Monday, May 23, 2022


      Under the 1976 Copyright Act, the length of copyright protection was extended for the life of the author plus 70 years. However, it also established a right for authors or their heirs to terminate copyright transfers after a certain period of time. In other words, even if an artist or songwriter signed a contract that purports to transfer all rights in a work in perpetuity, even if the artist or songwriter is “unrecouped”, the Copyright Act provides that the author can terminate that grant and demand that the rights revert in a shorter period of time. Recording artists and songwriters have been terminating their contractual transfers and demanding back control of their copyrights. As anyone reading the headlines is aware, numerous superstar artists and songwriters (e.g., Bob Dylan, Bruce Springsteen, Sting, etc.) have sold their entire catalogs to third parties for enormous sums. However, it does not appear that the 1976 Copyright Act sets forth any limit on how many times an author is entitled to terminate the transfer of copyrights – which would seem to indicate that 35 years from now these superstars (or, more likely, their heirs) will be entitled to again terminate the contractual transfer and regain the copyrights under Section 203 of the Copyright Act.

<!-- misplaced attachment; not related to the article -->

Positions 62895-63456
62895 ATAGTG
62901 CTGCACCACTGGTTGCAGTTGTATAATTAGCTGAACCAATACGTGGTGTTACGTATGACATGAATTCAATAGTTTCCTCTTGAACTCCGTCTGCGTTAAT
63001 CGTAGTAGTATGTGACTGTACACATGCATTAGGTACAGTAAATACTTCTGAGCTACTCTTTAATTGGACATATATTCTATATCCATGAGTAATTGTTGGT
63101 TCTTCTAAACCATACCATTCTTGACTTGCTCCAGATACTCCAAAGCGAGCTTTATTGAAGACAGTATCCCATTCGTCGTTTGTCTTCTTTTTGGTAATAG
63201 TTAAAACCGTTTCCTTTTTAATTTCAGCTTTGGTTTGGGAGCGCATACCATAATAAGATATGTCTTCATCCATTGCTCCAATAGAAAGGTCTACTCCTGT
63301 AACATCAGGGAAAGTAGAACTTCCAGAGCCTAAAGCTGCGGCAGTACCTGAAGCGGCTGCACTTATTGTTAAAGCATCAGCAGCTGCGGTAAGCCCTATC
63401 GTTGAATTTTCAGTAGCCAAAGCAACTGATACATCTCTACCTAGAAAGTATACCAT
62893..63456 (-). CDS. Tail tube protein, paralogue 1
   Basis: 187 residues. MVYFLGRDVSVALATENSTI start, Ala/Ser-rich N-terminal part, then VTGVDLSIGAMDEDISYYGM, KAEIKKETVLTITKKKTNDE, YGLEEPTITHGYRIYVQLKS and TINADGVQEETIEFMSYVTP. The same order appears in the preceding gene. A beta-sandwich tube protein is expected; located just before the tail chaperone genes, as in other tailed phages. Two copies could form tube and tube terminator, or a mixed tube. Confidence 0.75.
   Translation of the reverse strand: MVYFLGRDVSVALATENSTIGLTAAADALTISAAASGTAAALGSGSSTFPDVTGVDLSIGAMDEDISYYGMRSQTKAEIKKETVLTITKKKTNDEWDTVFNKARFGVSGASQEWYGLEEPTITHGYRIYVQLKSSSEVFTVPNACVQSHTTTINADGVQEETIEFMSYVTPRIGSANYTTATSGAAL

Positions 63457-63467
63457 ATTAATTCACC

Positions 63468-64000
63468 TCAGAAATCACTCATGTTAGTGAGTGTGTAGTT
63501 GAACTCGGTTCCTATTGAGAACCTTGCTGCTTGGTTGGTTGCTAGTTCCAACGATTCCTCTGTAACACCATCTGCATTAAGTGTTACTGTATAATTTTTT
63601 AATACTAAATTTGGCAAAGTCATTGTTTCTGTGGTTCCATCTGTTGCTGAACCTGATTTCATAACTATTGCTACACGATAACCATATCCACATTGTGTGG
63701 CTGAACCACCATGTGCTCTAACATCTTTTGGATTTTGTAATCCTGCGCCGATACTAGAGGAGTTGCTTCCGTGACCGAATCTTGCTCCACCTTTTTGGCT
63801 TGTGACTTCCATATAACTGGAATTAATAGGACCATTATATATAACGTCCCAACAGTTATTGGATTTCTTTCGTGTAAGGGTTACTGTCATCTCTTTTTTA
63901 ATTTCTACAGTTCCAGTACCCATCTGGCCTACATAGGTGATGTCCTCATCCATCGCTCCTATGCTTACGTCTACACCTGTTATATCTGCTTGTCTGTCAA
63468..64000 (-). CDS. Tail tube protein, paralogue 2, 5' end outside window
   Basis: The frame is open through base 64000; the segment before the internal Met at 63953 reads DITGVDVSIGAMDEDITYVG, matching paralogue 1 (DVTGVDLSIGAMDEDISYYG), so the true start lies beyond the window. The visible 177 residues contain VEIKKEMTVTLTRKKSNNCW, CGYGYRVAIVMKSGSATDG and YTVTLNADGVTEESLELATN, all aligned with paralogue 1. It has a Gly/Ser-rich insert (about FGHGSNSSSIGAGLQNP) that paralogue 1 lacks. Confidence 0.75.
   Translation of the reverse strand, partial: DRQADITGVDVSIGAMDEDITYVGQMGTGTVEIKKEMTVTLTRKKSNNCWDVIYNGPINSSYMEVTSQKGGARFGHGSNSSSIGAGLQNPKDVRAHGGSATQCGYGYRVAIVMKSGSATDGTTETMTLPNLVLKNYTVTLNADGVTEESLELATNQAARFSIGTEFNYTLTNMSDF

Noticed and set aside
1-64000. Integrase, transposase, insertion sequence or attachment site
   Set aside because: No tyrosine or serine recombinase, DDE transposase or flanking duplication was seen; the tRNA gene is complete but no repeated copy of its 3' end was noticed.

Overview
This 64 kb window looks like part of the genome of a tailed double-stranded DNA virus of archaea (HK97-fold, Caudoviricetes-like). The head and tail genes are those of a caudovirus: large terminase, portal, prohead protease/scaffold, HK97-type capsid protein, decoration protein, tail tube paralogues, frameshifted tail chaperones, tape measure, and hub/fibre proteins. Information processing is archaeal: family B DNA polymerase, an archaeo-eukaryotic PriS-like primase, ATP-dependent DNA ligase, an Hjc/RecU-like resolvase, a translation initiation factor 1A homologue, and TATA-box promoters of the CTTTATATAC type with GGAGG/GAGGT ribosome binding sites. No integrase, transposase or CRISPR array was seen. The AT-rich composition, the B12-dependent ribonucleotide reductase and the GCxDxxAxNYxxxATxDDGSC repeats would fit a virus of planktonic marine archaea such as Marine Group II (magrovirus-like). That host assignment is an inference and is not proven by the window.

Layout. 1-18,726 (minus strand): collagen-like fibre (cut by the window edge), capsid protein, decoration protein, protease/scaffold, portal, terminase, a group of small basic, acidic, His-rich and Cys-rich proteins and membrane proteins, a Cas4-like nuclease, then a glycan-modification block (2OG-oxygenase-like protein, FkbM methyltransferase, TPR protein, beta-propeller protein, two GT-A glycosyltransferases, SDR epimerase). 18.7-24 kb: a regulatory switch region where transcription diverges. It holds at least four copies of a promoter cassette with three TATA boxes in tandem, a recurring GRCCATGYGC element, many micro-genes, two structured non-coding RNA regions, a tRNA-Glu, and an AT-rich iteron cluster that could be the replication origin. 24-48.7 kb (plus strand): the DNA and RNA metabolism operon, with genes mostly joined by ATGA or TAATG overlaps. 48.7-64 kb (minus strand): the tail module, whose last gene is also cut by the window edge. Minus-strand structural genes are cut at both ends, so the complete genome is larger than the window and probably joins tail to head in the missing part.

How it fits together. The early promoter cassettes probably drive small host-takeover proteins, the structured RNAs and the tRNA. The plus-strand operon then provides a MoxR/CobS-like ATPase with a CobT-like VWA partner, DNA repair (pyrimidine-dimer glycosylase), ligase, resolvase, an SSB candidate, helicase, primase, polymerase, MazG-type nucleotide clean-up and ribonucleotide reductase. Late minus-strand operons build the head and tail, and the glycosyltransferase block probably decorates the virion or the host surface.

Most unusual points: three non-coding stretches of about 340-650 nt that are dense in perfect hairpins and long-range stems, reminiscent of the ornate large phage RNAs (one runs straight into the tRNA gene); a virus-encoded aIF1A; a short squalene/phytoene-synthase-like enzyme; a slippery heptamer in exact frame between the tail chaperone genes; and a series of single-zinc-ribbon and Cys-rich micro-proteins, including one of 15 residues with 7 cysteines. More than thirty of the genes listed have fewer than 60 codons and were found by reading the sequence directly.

Generally speaking under the Copyright Act, for copyright grants made on or after January 1, 1978 (the effective date of the 1976 Copyright Act) the termination period is 35 years under Section 203 of the law. For grants by an author on or after 1978, termination must be exercised prior to the 5 year period beginning at the end of 35 years from the execution of the grant. Although there are certain formalities which must be complied with to effectuate termination of the transfer, this essentially means that recording artists and songwriters were entitled to exercise their rights of termination on post-1978 works as of the start of 2013. Current headlines announce that many superstars have done precisely that, and then turned around and sold their music catalogs for millions of dollars. Although under Section 203 heirs who execute such a grant post-1978 cannot reclaim those rights again (e.g., Prince's estate), grants executed by an author on or after January 1, 1978 (including recent catalog sales by Dylan, Springsteen, Sting, etc.) do appear that they can be recaptured again after 35 years.